Whether you will consider your speakers bright or whatever is dependant upon your own tastes combined with how your speakers will interact with your room. Some rooms can be problematical in the sense of having many hard reflective surfaces (hard floors, nothing on the walls to absorb/diffuse sound reflections, etc.) but that's not to say that these are insurmountable problems that can't be addressed with some creativity.
    With regards to wire or interconnects, unless you were to go to ridiculously long lengths of speaker wires or do something like add a resistor to the wires there won't be any effect to the sound. This axiom holds true also for interconnects.
    Since you're in the market for a receiver, I'd be looking to define a couple of things, one of which you apparently have...the price point.
    The other is I'd make a list of what's important to you.
    How many inputs do you need/want?
    What sort of processing features?
    Is the bandwidth adequate if I want to run my TV through it?
    Is there a local service center or is that important?
    Does the receiver need a phono input because maybe you'll be resurrecting some turntable?
    Is the actual power adequate for my 'future' needs? After all, with all channels running, the delivered power is often lower than the optimistic ones quoted by the manufacturer. Reviews help here.
    The list goes on and it's different for all of us. Its different in the way we subjectively weigh these things and even something like appearance and the ease of using the remote can be factors.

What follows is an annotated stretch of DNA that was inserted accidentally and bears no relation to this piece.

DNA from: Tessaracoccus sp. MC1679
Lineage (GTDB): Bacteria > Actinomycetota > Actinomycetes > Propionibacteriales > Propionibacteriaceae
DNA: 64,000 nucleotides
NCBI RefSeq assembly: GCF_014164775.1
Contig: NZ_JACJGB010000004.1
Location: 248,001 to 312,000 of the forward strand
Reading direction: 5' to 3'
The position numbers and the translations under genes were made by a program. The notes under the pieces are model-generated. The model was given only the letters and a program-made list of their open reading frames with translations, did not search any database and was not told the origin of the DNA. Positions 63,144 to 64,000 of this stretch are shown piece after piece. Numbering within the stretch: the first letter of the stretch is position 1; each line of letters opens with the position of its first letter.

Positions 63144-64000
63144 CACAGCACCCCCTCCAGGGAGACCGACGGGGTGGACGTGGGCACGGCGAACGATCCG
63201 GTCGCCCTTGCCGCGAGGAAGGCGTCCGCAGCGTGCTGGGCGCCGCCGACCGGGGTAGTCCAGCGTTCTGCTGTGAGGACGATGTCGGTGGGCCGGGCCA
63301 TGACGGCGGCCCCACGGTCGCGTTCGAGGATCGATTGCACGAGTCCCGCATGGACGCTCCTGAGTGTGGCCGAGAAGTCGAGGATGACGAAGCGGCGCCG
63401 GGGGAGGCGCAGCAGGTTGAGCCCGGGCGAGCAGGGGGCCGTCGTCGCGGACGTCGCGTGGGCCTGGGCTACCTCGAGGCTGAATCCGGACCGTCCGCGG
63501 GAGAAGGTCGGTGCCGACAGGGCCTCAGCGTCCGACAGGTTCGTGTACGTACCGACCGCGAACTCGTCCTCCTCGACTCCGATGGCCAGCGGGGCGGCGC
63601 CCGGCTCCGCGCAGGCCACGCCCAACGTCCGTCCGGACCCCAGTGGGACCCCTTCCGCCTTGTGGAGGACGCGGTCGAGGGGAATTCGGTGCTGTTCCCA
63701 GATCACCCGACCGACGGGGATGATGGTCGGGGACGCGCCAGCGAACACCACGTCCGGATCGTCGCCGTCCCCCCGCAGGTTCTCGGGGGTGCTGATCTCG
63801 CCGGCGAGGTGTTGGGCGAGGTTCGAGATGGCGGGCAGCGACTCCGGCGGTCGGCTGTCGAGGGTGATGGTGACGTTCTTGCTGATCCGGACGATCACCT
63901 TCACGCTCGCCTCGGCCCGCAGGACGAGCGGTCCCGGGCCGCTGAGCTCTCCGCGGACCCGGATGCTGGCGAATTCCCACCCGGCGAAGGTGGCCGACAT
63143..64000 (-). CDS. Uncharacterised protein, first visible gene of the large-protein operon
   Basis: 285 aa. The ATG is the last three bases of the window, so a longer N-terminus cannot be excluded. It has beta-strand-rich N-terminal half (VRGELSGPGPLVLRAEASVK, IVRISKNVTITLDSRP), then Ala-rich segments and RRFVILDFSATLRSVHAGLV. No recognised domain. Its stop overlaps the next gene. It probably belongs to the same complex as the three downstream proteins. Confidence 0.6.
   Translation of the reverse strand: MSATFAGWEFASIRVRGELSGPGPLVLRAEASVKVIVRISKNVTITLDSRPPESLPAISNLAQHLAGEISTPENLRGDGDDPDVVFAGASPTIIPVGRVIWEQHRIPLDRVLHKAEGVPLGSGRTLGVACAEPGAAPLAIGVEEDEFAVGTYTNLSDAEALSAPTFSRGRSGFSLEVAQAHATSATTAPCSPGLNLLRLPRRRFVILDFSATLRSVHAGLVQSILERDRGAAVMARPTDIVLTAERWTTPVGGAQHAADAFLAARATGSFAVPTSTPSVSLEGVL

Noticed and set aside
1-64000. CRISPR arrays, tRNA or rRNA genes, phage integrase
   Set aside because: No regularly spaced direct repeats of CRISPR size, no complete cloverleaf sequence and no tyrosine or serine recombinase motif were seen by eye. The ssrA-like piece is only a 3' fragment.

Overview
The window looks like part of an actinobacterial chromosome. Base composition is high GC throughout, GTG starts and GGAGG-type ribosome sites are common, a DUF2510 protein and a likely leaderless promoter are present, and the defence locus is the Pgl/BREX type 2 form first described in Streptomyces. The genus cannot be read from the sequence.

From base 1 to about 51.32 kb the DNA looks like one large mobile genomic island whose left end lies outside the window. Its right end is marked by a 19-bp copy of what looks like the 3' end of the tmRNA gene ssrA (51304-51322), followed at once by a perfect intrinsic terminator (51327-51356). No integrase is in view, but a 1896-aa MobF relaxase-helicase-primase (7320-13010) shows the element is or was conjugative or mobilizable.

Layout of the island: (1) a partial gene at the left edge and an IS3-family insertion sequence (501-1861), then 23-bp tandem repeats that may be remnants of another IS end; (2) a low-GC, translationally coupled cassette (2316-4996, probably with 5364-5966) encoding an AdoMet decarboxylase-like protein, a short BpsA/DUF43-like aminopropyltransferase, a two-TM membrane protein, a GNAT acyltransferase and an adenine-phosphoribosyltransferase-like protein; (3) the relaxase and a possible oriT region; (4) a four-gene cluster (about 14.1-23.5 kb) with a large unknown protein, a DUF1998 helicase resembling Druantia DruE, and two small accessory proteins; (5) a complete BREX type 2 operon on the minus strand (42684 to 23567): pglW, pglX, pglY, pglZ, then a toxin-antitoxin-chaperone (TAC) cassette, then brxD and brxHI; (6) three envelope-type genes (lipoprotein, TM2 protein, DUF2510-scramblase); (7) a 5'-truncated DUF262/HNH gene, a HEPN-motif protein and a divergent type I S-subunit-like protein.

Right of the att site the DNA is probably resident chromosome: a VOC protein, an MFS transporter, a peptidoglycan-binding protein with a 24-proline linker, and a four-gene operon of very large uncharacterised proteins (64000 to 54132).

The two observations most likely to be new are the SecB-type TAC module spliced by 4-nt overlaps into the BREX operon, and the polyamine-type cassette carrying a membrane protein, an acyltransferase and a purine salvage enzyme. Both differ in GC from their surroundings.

With regards to getting more for your money several options present themselves. There's always online sites such as onecall.com or accessories4less.com that have interesting units that come up from time to time. Having the luxury of being able to sit back and wait until a good deal comes along can often be very rewarding. Ebay is also to be considered as are postings in the newsgroup rec.audio.marketplace. As to how it is that some units that are legitimately new able to sell for 50% off or more from list is quite the mystery though [​IMG]
     
  10. Mike Puett

    Mike Puett Extra

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    Thanks for the detailed information. I've read a few reviews and have a few unspoken favorite candidates but didn't want to persuade any comments. Definitely many things to consider and as an engineer I tend to analyze things to death. IMHO this forum is one of the best sources of reasonable unbiased information and carrys more weight than most reviews. Thanks again.
     
  11. RobWil

    RobWil Supporting Actor

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    The bad thing about buying online is that if you don't like it , it may be a hassle or impossible to return. Then you're stuck with it. Some places like Circuit City have a 30 day return policy. You could take a couple home at the same time and compare, or bring one home at a time, until you find one you like. I think Goodguys and Tweeter have similar policies. Of course if you bring more than one home at a time you have to pay for them first, but if you have enough room on a credit card this isn't too hard to do.
    Only problem is that you're stuck with their brands and inventory and can't shop around as much. Although if you found one you liked you could always return it and find it somewhere else cheaper, if the price is an issue. But it's really nice to hear one in your own setup first before taking the dive and much different possibly than hearing one at the store.
    BTW...I have an HK AVR320 with my Klipsch KG5.2's that I like quite a bit.
     
  12. CurtisC

    CurtisC Second Unit

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    Hey Mike,good luck,and the best advise is listen to any you can afford,and look at features.
     
  13. Mike Puett

    Mike Puett Extra

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    Thanks everyone!